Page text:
Directed by Paul Greengrass. Starring Matt Damon, Greg Kinnear, Brendan Gleeson, Amy Ryan, Khalid Abdalla, Yigal Naor, Jason Isaacs. (2010, R, 115 min.)
REVIEWED By Marc Savlov, Fri., March 19, 2010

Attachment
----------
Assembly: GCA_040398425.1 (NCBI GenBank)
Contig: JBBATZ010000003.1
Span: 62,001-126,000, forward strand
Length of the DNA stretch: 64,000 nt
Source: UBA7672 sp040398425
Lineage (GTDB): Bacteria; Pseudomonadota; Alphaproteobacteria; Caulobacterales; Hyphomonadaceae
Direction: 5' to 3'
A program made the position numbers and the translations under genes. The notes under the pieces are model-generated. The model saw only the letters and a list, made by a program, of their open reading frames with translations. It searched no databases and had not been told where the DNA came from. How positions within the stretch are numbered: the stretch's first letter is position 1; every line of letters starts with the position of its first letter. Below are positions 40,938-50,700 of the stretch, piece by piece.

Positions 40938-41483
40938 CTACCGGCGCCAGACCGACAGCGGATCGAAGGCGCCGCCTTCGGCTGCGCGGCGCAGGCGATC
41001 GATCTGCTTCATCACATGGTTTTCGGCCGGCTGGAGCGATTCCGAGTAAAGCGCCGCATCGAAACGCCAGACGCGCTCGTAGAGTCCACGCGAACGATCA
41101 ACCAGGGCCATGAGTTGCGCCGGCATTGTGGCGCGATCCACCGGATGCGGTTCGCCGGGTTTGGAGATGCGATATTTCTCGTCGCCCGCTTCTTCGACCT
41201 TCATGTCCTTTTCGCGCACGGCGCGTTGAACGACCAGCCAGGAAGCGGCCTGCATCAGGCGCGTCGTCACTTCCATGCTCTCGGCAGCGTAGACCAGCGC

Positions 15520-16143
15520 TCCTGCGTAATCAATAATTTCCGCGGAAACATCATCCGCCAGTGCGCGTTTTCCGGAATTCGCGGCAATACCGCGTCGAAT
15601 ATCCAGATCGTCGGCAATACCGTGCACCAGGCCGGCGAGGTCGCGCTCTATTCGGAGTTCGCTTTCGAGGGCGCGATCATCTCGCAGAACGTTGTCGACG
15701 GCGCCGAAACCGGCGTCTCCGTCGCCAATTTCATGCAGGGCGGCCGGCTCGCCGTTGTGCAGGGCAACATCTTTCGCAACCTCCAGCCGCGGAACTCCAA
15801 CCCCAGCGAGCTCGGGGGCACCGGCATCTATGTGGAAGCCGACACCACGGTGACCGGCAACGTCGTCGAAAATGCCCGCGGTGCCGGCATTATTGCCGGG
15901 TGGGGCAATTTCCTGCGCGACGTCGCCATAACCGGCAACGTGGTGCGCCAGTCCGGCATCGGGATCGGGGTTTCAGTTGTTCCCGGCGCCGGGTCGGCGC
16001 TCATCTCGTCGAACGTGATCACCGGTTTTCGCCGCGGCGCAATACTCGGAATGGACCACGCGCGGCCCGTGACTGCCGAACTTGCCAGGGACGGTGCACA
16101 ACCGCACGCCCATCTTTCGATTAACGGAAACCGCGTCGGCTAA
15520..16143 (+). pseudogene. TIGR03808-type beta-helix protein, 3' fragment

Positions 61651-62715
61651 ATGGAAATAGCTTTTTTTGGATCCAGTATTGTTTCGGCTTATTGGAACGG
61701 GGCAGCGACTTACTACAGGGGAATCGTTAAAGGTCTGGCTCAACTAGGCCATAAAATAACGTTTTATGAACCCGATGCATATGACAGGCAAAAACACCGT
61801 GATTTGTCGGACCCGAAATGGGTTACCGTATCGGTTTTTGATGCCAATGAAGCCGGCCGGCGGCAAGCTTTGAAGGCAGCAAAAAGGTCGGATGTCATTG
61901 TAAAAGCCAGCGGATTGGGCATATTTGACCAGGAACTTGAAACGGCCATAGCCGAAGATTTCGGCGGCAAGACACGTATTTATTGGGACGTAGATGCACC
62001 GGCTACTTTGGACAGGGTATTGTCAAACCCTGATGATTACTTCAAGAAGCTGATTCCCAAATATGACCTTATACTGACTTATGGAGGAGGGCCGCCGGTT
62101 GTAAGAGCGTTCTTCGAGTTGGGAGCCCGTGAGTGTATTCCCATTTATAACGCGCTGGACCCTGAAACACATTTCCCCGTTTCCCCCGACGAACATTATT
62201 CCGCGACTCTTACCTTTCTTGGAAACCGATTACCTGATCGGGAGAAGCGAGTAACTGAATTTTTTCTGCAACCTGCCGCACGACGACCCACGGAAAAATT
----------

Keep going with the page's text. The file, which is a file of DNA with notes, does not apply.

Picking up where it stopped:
You suddenly realize you've tumbled down the rabbit hole when the CIA turns out to be the good guys, or at least the not-as-bad-as-everyone-else-appears-to-be guys. Loyalties and allegiances in the real world of the helter-skelter U.S./Iraqi imbroglio have shifted so much since the half-heartedly hopeful days just prior to and immediately following the U.S.-led invasion in March 2003 that it's stunning to remember that, momentarily, there was a time when even rational people believed that Coalition Forces would, indeed, find at least some weapons of mass destruction somewhere within the borders of that blighted land. But no, it never happened. Everything was a lie, and suddenly, everyone was dying – literally, morally, spiritually – and it all went wrong. British director Greengrass (United 93, The Bourne Supremacy, The Bourne Ultimatum), working from a breathless and fine script by Brian Helgeland (Mystic River) based on Rajiv Chandrasekaran's equally riveting book Imperial Life in the Emerald City, posits the immediate and fruitless search for WMD as an exercise in 120-degree, sun-drenched neo-noir, with Damon's Chief Warrant Officer Roy Miller as first a pawn and then a dogged seeker of the truth. Working out of the Coalition Provisional Authority's so-called Green Zone (formerly Saddam Hussein's Republican Palace), Miller and his men encounter one case of faulty intelligence after another until it becomes apparent that all the intelligence regarding the WMD is fictional. Enter Gleeson's veteran CIA spook and his opposite number, a slick, patently untrustworthy Pentagon intelligence officer played with unctuous ease by Kinnear. And then there's Ryan’s Wall Street Journal reporter (based on The New York Times’ Judith Miller) whose lazy journalism led to a series of articles that helped the public believe the Bush and Blair administrations' treasonous lies. For all its political backstory, Green Zone is, most importantly, rip-snorting entertainment along the lines of the Bourne films. Greengrass is by now the undisputed master of action-suspense films, and his director of photography Barry Ackroyd (The Hurt Locker) hits the ground running and doesn't stop for breath until the final shot. Ackroyd's jittery, cinema-verité camerawork immerses the audience in the action but never loses sight of either the bigger picture or who's punching/shooting/torturing whom. No matter where your political gullibilities lie, Green Zone is a riveting piece of actioneering. That said, referring to the near-instantaneous cock-up in Iraq, Donald Rumsfeld infamously quipped, "Democracy is messy." Deliberate obfuscation of the truth, however, is far, far worse.